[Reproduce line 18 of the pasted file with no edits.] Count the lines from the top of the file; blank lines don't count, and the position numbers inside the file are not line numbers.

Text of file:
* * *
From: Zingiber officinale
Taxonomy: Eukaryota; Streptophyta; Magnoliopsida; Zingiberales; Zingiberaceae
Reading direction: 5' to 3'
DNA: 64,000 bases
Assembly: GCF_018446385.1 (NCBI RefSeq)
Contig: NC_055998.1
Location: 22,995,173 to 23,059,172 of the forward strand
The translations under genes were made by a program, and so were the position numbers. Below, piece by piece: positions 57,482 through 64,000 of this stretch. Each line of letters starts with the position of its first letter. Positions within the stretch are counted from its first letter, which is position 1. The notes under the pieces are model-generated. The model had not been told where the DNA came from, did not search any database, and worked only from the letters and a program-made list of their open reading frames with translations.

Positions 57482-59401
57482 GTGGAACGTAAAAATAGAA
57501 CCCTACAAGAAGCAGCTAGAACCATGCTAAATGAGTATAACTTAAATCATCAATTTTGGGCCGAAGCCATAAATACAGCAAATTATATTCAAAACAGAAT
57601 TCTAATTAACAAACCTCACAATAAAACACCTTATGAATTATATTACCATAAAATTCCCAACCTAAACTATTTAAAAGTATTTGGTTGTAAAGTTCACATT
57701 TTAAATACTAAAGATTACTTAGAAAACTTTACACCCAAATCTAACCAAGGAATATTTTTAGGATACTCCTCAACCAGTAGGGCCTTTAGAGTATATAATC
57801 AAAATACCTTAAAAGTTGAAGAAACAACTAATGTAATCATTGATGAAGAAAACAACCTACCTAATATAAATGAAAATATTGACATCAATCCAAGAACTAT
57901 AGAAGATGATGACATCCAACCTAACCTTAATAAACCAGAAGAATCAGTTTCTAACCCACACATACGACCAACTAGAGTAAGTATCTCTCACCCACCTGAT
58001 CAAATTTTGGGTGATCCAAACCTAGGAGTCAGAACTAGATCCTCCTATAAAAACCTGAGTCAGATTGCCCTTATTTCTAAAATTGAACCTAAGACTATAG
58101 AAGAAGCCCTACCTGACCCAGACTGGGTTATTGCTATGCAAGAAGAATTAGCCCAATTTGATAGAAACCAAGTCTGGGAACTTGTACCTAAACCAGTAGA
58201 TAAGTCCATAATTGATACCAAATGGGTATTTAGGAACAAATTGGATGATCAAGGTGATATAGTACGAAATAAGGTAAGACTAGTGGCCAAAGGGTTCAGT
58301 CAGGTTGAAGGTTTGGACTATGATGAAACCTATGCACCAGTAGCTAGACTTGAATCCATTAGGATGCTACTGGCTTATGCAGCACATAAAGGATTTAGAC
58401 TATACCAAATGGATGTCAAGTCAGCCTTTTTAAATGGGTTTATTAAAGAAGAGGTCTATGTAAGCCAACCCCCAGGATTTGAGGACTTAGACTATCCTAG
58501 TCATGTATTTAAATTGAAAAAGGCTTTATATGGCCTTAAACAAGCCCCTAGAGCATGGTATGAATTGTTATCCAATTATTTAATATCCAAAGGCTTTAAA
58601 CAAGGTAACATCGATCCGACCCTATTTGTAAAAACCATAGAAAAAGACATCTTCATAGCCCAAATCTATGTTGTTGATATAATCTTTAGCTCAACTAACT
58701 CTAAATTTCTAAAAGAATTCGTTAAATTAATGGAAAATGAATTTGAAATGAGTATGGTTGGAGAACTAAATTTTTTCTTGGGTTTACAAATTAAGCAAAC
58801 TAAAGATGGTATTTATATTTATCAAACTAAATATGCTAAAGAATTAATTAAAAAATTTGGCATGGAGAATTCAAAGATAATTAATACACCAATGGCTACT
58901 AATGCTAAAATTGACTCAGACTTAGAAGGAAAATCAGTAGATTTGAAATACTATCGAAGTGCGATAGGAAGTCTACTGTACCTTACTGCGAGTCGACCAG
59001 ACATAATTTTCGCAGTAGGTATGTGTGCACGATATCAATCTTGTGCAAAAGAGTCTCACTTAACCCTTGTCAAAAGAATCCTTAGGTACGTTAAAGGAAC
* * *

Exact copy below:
58201 TAAGTCCATAATTGATACCAAATGGGTATTTAGGAACAAATTGGATGATCAAGGTGATATAGTACGAAATAAGGTAAGACTAGTGGCCAAAGGGTTCAGT